Through the darkness the light of the street became visible. However, like later when I walked past the edge of Crystal Palace Park, I’d wanted somehow to fall out of the light into the darkness of the old familiar alley and be swallowed up by it. Sometimes, like much later that same night, running in the darkness of Leyton and its filter beds, I imagine deliberately falling into the blackness. Either side of that Leyton path, I could have fallen into the ice-cold water below, but I recoiled at the likely horror of what this would bring.

Back into the light

Walking up past Crystal Palace Park, I had spied the iconic broadcasting tower, strangely barely illuminated but still overwhelming in scale. After veering into sidings and photographing aspects of the area’s Victorian remains (see immediately below), I slipped into the park itself, mindful of the strangeness of all that was being illuminated. 

Crystal Palace gothic

Crystal Christmas

All part of some Christmas shopping spectacle, it seemed. Well-dressed, well-heeled couples walked into the main entrance where merchants offered choice trees and scented candles.  Imaginary conversations went through my head as I strode about in a slightly moth-eaten 20+ year old Crombie coat. You don’t know anything about me, I stated to imaginary interlocutors.  Don’t presume anything.  I am not what you see.  I am not of you.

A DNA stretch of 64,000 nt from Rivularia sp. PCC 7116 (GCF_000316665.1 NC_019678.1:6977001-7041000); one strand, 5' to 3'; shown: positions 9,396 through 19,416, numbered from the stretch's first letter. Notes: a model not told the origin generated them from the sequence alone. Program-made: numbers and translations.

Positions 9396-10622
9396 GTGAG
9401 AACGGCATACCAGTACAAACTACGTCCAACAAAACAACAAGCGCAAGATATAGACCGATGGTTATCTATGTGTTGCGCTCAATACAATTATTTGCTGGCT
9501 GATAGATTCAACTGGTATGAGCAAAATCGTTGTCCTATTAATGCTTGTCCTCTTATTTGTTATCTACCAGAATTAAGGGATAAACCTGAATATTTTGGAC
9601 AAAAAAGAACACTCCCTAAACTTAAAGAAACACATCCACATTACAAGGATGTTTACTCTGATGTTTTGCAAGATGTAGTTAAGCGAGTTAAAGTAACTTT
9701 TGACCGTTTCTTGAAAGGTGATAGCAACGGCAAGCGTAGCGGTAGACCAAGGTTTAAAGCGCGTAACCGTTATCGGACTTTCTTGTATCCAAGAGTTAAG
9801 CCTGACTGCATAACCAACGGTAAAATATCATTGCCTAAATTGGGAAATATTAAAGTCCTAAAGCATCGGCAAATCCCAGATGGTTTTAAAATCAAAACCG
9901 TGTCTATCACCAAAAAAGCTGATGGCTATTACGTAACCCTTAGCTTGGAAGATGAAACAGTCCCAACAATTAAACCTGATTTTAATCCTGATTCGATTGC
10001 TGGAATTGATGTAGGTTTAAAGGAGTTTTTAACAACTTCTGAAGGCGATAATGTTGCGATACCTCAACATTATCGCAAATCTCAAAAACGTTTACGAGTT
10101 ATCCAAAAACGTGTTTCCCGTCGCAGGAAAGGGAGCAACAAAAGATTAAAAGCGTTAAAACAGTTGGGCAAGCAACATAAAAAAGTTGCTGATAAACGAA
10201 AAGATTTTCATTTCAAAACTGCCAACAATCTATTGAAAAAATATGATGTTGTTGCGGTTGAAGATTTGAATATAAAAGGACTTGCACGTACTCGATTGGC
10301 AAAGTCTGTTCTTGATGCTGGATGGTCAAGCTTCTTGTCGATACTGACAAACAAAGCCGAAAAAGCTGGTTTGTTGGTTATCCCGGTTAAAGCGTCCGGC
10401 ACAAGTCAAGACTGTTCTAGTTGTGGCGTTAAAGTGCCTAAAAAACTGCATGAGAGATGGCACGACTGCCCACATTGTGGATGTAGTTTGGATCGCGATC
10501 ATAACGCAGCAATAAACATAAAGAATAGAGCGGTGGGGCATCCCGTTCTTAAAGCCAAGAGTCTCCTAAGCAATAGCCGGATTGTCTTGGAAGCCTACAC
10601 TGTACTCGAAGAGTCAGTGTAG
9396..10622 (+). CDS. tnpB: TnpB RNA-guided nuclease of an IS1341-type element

I’d never fully appreciated that there had always been part of Crystal Palace that was moderately well to do. Large houses still abound. My father used to say we were from Crystal Palace, partly to help people locate where we lived and partly out of social embarrassment at what ‘Penge’ somehow connoted. A thoroughly middle-class white family strode by. Perhaps the children attended the Langley Park grammar school located a bus ride away. I am not of you, I quietly intoned. 

I had no interest in revisiting Langley Park Grammar School for Boys. I had only attended it for nine months, but the elitism of a state-funded institution and its almost exclusively middle-class demographic never left me. My brother had somehow slotted in. He worked hard, kept his nose clean and found some long-haired members of a more rarefied socio-economic grouping to play the officially disapproved of sport of football with during break times. Very aware that I was neither of the council estates nor possessed of the leafy assuredness that comfortable dwellings provide, I though never felt at home at Langley Park. Harold Wilson became an instant object of sympathy for me when I heard the roar of appreciation from the grammar school staff room when the news broke that he had resigned as Prime Minister.

That part of Penge High St that is close to Crystal Palace is undergoing a gentle gentrification including a bourgeois-looking cafĂ© and a tap room (empty). Some of this process is even finding its way into Penge proper, although plainly not the parade that includes our former High Street flat. I saw a lot more estate agents in Penge on this return trip, and in Southey Street, behind the High Street, a sign pointed the way to a micro-brewery and adjoining tap room. However the street art in Southey Street looked way more enticing (see below). 

Southey Street art